Electricity demand in California surged past forecasts Tuesday, setting a new peak for the summer and prompting calls for conservation as a heat wave was expected to push demand near all-time record highs on Wednesday and Thursday.
"We set a new peak today and we'll blow through that record pretty quick tomorrow," said Gregg Fishman, spokesman for Cal-ISO, which manages most of the state's electricity grid. "We know it's going to be hot, the question is how hot and how much of the state's coastal population centers will be hit."
Demand peaked on Tuesday afternoon at 45,888 megawatts - nearly
1,000 megawatts higher than expected.
But state officials are hoping that, with calls for conservation, Wednesday's predicted peak demand of 47,275 megawatts and Thursday's forecast for 47,667 megawatts will not creep higher than anticipated.
California's all-time record energy demand is 50,270 megawatts. It was set last year during a two-week heat wave blamed for hundreds of deaths.
On Wednesday, electricity will be in scarce supply because temperatures will be hot simultaneously in the northern and southern parts of the state.
Temperatures in the Los Angeles area will range from 95 to 100 degrees, and the San Francisco Bay area also will experience above-average temperatures. San Jose will hit 94 and the high in Oakland will reach 85, according to National Weather Service forecasts.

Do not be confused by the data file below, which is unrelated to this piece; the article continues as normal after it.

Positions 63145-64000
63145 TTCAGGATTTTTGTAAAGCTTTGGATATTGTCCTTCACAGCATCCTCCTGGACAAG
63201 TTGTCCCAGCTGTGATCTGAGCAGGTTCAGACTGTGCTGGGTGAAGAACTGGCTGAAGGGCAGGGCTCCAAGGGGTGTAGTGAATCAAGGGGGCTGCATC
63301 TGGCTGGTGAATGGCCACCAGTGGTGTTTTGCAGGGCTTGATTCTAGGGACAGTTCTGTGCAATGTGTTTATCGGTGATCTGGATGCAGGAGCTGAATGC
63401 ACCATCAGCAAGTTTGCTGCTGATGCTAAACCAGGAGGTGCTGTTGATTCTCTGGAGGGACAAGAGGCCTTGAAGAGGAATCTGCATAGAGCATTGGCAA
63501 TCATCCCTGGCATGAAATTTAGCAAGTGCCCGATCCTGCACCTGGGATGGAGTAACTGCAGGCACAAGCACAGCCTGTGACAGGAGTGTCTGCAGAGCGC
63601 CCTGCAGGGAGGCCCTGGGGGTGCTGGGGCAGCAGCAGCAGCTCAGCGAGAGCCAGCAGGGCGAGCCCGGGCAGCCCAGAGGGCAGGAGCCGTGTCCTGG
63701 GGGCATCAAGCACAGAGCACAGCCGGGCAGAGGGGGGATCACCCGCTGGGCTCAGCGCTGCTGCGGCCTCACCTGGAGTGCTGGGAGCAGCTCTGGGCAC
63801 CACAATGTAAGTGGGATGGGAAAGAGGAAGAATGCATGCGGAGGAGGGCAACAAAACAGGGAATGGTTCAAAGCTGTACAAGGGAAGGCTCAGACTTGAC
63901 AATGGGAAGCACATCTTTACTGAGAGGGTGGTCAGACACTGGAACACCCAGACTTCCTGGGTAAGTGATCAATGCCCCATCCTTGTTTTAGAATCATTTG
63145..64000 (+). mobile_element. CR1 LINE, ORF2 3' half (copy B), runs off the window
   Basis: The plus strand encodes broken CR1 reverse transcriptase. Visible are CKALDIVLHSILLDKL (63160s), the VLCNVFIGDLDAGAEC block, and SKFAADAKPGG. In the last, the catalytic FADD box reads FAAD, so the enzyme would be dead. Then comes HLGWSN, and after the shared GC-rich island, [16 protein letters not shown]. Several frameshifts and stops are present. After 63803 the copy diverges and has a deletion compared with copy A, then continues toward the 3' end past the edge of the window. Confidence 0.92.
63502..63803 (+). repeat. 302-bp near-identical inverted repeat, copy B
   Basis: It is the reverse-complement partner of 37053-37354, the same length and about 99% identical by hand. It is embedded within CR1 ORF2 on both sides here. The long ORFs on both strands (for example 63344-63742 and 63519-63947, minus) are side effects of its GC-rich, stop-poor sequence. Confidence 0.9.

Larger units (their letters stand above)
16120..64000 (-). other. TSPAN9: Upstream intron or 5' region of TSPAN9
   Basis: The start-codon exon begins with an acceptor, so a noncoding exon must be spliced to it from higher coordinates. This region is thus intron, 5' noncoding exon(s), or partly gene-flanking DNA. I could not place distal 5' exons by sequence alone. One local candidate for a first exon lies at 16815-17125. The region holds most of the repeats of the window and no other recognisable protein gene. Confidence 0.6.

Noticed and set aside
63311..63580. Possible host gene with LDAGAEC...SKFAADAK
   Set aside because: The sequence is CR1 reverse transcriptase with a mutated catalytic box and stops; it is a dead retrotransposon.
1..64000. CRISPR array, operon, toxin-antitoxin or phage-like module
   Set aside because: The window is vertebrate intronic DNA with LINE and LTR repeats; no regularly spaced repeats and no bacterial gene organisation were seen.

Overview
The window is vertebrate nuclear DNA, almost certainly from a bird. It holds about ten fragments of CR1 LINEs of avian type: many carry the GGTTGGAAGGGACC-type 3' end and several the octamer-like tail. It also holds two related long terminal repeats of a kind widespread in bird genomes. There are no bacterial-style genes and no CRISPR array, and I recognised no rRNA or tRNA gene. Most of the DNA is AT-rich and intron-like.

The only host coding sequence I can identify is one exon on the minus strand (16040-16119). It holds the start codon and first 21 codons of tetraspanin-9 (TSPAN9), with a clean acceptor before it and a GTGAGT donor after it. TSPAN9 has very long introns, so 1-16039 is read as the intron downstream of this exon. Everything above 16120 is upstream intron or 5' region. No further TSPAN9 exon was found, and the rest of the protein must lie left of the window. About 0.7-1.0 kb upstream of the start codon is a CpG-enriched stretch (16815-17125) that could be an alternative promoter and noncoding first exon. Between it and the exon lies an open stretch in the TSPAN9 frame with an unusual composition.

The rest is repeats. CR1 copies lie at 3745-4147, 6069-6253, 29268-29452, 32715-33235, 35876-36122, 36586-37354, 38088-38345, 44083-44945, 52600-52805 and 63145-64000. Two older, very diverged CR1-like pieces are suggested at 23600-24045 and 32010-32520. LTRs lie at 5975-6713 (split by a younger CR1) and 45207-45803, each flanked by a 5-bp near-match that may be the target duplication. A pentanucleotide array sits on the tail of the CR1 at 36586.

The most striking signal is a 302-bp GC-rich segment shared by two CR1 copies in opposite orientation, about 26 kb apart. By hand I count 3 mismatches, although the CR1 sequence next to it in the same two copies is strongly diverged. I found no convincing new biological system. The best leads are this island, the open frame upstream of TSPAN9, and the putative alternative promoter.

The mercury will top 100 degrees throughout the Central Valley and reach 112 in Palm Springs.
Fishman said high temperatures throughout Arizona, New Mexico and much of the West will complicate the state's efforts to pull in enough energy to meet the demand.
"We're shopping around the West for some additional resources to maximize supply, but many of those are going to be needed locally," he said.
The California ISO has declared Wednesday and Thursday "Flex Alert Days," and is urging residents to conserve electricity, especially during the peak hours of 4:00 p.m. to 6:00 p.m.
While reducing air conditioning use is one way to conserve energy, the ISO says people whose health could be compromised should not put themselves at risk.
Among the tips the agency suggests: Set thermostats at 78 degrees or higher; cool with fans; turn off unnecessary lights and use big appliances in the early morning or late at night.
(Copyright 2007 by The Associated Press. All Rights Reserved.)